Kit Marley, playwright and spy in the service of Queen Elizabeth, has been murdered. His true gift to Her Majesty was his way with words, crafting plays infused with a su btle magic that maintained her rule. He performed this task on behalf of the Prometheus Club, a secret society of nobles engaged in battle against sorcerers determined to destroy England. Assuming Marley’s role is William Shakespeare— but he is unable to create the magic needed to hold the Queen’s enemies at bay.
Resurrected by enchantment in Faerie, Marley is England’s only hope. But before he can assist Will in the art of magic, he must uncover the traitor among the Prometheans responsible for his death…
After Sarah Monette’s Doctrine of Labyrinths, Elizabeth Bear’s duology featuring an alternative version of the Shakespeare and Marlowe we know from history definitely the best thing I’ve read this year. Imagine Will Shakespeare and Kit Marlowe in an Elizabethan setting paired with faires and then add to that the appearance of Morgan Le Fey and her son as well as recurring references to both Shakespeare’s and Marlowe’s plays. Honestly this made me do two things: a) want to re-read my favorite Shakespeare works (mostly the tragedies) and b) switch classes for the coming semester from British Modern Literature to Renaissance. That really doesn’t happen all too often, but those books totally motivated me to study the Elizabethan era closer.
In her extended author’s note at the end of Hell and Earth, Elizabeth Bear calls this duology a ‘disservice to history’, but honestly I couldn’t imagine re-vamping Shakespeare and Marlowe in any better way. She works with some popular theories concerning the two poets’ lives and portrays her characters in a way that make them very realistic and complex. She states that the Marlowe-Shakespeare relationship she creates in The Stratford Man is almost entirely fictional, but then again it really does make you wonder “What if?” and I think that’s been the intention of the book.
The other thing that really intrigued me about those books what its realism and how accurately Bear worked with the historical context such as society and political background. Of course the work is fictional in the end, but she manages to have to write about homosexuality, politics and the entire concept of the Prometheus Club very ‘in context’, which makes the story rounder and the fantasy elements fit into the concept without jarring.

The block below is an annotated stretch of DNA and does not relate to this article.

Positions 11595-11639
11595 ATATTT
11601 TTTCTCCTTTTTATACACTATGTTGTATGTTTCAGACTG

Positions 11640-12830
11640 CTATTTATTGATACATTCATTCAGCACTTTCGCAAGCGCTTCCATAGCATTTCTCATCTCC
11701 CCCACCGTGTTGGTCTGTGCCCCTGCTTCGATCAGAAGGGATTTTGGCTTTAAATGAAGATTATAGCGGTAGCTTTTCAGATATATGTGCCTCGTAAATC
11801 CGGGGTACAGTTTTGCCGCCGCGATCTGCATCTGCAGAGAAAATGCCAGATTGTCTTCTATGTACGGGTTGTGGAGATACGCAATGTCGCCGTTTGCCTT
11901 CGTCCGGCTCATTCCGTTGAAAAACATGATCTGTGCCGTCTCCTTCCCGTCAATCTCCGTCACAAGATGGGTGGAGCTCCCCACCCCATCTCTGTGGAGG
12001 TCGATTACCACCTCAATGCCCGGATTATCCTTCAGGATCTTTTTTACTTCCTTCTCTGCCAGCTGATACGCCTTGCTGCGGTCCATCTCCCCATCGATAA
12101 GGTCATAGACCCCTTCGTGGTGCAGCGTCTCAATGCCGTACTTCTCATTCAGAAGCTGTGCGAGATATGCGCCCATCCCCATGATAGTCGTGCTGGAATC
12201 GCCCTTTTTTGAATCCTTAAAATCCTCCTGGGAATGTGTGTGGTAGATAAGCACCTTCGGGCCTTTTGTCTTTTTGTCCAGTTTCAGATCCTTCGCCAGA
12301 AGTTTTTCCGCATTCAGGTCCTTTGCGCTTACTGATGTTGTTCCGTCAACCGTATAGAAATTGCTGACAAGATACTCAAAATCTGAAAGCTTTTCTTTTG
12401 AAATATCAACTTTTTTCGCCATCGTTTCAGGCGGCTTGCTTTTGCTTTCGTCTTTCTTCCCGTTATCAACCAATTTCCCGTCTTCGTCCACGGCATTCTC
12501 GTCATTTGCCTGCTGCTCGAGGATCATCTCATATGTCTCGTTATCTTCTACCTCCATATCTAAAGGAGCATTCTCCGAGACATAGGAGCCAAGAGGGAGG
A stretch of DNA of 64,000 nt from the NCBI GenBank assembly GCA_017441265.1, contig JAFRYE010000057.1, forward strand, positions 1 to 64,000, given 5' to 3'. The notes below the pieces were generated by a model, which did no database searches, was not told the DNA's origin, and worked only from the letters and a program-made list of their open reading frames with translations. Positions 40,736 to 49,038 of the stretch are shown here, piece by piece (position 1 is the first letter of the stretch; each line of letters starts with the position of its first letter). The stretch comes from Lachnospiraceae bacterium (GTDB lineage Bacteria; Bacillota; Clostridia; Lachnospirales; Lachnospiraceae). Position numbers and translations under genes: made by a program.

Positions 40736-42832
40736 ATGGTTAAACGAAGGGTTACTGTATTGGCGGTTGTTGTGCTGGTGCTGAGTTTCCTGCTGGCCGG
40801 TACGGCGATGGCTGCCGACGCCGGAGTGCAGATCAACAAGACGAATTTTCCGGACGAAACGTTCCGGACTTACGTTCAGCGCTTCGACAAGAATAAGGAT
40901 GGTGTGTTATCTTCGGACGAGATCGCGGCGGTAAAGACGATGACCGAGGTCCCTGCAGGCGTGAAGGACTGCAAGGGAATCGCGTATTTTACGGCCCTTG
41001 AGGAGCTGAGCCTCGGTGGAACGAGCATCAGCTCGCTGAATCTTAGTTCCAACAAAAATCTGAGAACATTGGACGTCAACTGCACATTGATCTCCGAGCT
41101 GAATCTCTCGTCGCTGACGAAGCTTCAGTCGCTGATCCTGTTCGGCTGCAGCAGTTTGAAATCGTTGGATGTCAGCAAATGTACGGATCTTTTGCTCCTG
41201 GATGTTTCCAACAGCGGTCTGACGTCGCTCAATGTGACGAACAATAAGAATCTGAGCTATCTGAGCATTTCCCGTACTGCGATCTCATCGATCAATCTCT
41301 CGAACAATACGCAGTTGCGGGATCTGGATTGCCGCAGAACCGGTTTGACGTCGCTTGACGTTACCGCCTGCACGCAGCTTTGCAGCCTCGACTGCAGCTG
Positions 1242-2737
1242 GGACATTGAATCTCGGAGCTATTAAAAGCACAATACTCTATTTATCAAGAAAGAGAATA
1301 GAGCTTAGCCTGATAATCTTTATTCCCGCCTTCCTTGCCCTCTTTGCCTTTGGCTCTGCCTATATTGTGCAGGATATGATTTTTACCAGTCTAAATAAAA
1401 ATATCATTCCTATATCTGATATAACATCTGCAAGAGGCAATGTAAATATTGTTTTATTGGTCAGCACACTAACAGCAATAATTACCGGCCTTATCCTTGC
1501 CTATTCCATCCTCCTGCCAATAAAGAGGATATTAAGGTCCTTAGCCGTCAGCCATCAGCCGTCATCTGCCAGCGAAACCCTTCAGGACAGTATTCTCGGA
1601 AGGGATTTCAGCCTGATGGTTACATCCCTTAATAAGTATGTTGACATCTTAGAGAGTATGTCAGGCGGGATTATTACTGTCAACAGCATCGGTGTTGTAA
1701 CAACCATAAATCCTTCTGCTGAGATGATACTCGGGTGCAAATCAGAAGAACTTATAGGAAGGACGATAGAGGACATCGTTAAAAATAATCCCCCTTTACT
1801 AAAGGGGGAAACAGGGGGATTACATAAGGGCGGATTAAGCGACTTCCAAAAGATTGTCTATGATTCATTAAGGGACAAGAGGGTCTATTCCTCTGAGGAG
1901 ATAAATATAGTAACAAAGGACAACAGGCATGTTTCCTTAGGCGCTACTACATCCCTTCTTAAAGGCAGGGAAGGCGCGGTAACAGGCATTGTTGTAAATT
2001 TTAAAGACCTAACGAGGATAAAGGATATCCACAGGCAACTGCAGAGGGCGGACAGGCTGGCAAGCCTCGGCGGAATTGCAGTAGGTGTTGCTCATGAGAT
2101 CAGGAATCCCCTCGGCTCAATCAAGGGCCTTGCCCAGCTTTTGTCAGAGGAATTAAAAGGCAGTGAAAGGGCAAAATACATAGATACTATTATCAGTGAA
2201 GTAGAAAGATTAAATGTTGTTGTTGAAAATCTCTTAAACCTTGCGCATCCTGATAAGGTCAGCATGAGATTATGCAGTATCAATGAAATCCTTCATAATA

These two books are definitely not quick reads for entertainment only. It took me about two to three days to get through each, not because of the size, but because of the content that’s very heavy on history and politics and last but not least on the language. Bear doesn’t use 100% accurate Elizabethan language in her dialogue (no ‘here sitteth’ etc. no worries), but it’s more or less the speech characters would have used at that time.
Ink and Steel and Hell and Earth are chronologically set before the other two Promethean Age books Blood and Iron and Whiskey and Water. I’m just starting Blood and Iron, but had no problems getting into the story and the whole concept of the Prometheus Club, even though the Stratford Man duology came out after the two aforementioned books. It’s definitely a good starting point if you haven’t read any of Bear’s books yet. Definitely go for it 😀
P.S.: This so made Kit Marlowe my favorite hystorical fantasy crossover character of all time 😀 I can’t wait to read more!